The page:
#5: Familial Problems

Relationship issues with parents also seem to be an indirect influence on Sarawakian girls choosing to marry young. Some of the women who participated in the 2020 BMC study confessed that their relationships with their parents were strained during their childhood or adolescence and that they sought affection and comfort in early marriage instead.

My parents had their problems. They got divorced when I was in Standard 4 (10 years old); they separated. So, I stayed with my mom; my dad remarried. My stepmother never took care of us. She didn’t really like us, so she never objected to my marriage. It’s all up to my mom. I only took my dad as ‘wali’ (the bride’s representative in a Muslim wedding). – Candidate No. 16, married at 17 years old (Malay)[7].

#6: Teenage Pregnancy

As mentioned in a few sections above, teenage pregnancy is heavily frowned upon in our society. As such, many families (particularly if they are Muslim) will attempt to marry a daughter who got pregnant out of wedlock to cover up their shame or disgrace. Fatimah also noted that some girls volunteered (with consent from their parents) to get married young due to having gotten pregnant already[4].

Sadly, research shows that an average of 18,000 teenage girls in Malaysia get pregnant each year. Out of this number, 25% or about 4,500 cases involve pregnancy out of wedlock[11].

Fatimah warns that as long as teenage pregnancy remains a problem in Malaysia, then child marriage will also remain a persistent issue.

If we can bring down the number of teenage pregnancies, it also helps to reduce the number of child marriage cases. We are serious about ending child marriage in Sarawak, but it will not solve the issue completely if teenage pregnancy continues to happen or increases. – Datuk Seri Fatimah Abdullah, the Sarawak Women, Child Development and Community Welfare Minister[5].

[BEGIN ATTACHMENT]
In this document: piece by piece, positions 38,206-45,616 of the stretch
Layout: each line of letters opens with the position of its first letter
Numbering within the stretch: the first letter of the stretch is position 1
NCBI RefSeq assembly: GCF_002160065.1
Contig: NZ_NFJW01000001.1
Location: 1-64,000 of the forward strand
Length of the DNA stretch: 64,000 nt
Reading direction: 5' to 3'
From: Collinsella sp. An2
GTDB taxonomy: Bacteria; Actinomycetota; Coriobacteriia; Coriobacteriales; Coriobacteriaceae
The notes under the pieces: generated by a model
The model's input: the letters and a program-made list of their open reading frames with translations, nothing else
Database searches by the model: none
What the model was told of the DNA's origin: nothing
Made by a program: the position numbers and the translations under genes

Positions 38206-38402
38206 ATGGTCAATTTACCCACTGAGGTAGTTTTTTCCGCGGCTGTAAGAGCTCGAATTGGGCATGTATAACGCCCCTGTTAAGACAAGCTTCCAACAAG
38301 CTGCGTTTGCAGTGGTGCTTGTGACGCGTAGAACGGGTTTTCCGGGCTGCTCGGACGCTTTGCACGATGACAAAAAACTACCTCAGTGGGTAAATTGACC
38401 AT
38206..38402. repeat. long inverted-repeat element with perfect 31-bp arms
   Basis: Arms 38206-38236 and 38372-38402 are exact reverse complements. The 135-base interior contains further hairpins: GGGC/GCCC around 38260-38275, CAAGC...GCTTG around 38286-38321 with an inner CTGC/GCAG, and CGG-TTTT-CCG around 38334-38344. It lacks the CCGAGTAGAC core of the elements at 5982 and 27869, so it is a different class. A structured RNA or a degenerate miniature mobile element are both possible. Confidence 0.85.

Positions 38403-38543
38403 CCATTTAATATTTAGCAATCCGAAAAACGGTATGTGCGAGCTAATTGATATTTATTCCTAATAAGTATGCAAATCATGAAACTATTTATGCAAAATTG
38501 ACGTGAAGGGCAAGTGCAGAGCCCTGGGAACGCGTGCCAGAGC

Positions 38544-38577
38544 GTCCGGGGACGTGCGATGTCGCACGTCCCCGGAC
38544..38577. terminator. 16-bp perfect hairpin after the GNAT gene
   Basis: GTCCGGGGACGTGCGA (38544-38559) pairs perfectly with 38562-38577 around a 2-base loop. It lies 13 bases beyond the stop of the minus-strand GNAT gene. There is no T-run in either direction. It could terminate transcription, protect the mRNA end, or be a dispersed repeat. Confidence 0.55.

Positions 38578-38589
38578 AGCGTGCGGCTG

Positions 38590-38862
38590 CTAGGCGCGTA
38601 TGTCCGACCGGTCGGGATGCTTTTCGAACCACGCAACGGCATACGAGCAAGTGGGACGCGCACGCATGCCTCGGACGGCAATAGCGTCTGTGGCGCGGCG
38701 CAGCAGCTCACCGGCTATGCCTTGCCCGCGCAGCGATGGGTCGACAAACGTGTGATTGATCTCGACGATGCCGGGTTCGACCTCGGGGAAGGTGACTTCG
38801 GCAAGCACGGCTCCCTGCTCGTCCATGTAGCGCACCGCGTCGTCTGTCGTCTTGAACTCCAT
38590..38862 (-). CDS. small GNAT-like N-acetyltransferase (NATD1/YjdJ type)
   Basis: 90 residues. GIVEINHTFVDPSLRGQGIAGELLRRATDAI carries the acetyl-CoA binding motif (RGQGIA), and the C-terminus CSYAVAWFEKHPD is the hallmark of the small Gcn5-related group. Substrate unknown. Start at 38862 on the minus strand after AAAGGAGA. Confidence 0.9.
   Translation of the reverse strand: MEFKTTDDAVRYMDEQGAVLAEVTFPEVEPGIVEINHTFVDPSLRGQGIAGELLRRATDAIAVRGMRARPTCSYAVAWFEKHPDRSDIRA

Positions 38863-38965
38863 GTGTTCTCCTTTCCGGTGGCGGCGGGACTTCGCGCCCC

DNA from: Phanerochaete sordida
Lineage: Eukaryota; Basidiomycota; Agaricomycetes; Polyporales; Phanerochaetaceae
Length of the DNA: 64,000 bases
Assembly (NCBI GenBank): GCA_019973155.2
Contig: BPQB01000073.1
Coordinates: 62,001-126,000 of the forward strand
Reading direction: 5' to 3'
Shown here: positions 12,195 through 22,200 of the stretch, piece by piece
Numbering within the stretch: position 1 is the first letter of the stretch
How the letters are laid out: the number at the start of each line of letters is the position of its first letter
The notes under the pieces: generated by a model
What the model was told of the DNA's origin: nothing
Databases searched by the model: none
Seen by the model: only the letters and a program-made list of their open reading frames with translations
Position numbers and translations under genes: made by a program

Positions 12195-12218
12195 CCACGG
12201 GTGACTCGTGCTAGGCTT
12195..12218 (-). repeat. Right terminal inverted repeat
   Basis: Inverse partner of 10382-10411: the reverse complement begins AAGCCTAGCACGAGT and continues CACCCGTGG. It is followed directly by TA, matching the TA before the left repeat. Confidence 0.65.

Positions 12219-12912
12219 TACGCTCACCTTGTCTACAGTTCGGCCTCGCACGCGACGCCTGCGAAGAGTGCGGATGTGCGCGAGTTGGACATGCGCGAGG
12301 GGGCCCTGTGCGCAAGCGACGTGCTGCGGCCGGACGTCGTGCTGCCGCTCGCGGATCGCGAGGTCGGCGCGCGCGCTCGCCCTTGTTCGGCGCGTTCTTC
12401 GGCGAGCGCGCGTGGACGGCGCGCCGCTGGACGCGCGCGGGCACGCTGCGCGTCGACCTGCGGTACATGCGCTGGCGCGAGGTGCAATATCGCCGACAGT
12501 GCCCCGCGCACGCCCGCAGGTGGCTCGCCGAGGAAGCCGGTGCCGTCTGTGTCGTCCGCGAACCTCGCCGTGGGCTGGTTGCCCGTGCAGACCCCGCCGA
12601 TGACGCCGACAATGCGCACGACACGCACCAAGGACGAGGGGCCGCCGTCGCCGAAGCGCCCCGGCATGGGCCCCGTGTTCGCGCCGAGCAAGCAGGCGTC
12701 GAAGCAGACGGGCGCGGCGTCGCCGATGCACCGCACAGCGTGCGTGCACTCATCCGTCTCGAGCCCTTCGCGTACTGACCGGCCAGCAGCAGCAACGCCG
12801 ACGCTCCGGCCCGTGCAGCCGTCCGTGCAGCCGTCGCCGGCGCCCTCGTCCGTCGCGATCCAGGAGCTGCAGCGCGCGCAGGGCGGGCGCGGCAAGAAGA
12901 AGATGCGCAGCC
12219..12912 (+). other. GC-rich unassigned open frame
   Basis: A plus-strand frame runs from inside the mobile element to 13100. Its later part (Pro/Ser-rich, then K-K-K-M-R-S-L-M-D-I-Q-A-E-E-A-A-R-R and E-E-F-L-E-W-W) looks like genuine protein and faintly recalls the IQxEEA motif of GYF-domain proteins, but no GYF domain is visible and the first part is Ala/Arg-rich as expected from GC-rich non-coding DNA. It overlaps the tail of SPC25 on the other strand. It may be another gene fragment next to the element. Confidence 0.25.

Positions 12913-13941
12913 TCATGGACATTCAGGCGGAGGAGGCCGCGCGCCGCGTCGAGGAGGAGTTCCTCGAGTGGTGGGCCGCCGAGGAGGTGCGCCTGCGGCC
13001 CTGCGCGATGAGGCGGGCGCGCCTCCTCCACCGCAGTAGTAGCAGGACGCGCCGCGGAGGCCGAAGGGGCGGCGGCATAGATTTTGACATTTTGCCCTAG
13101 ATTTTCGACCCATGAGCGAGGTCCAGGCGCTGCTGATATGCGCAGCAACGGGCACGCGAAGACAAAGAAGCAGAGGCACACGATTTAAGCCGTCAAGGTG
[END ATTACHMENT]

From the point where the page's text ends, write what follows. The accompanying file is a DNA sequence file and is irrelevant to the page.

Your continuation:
Putting a stop to child marriage, not just in Sarawak but in the whole of Malaysia, is not a simple task, especially when dealing with delicate conversations around culture, tradition and religion. 

Fatimah said that to properly deal with the issue of child marriage, the current legislation must be made clearer and tightened to protect the rights of children, especially girls, provide awareness and advocacy to the community about the impact of child marriage, children’s rights, and implement social interventions for vulnerable children.

While we fight for legislating the minimum age of marriage at 18 years old, I call for children to continue to be given access to education and attendance at school (at least) up to Form Five. Giving children access to education or vocational training, particularly the disadvantaged and low-income groups, would provide them with a brighter future and out of poverty. With education, they are empowered to make better decisions in their lives including when and who they want to marry. – Datuk Seri Fatimah Abdullah, the Sarawak Women, Child Development and Community Welfare Minister[4]

Source: Malay Mail

Whilst lawmakers are still pushing for its total ban, there are changemakers out there who have been vocal in advocating the right for children to have a proper childhood. Below are some of the organisations fighting for the right for children to be children:

Explore our sources:

  1. Ng K., Seah S., Tay S. (2020). Married at 12, a mother at 13: a Malaysian child bride’s story. South China Morning Post. Link.
  2. I. Lim. (2020). Ministry: 543 child marriages, including applications, in Malaysia from Jan-Sept 2020. Malay Mail. Link.
  3. Ministry of Women Family and Community Development. (2020). National Strategy Plan In Handling The Causes Of Child Marriage. Link.
  4. G. Pei Pei. (2022). Why does Sarawak have a high number of child marriages? New Sarawak Tribune. Link.
  5. World Bank. (2017). Economic Impact of Child Marriage: Global Synthesis Report (Conference Edition). Link.
  6. Lim. I. (2020). Statistics Dept: Malaysia’s new poverty line income is RM2,208, over 400k households considered poor. Malay Mail. Link.
  7. Kohno, A., Dahlui, M., Nik Farid, N. D., Safii, R., & Nakayama, T. (2020). Why girls get married early in Sarawak, Malaysia – An exploratory qualitative study. BMC Women’s Health. Link.
  8. Wiki Impact. (2020). Poverty Is One Of The Main Drivers Of Child Marriage (whitepaper). Link
  9. V. Brown. (2018). Child marriage is no happily-ever-after. The Star. Link.
  10. A. Nortajuddin. (2020). Will Malaysia ban child marriage? The ASEAN POST. Link.
  11. S. Said. (2019). Exploring the causes of teenage pregnancy in M’sia. Malaysiakini. Link.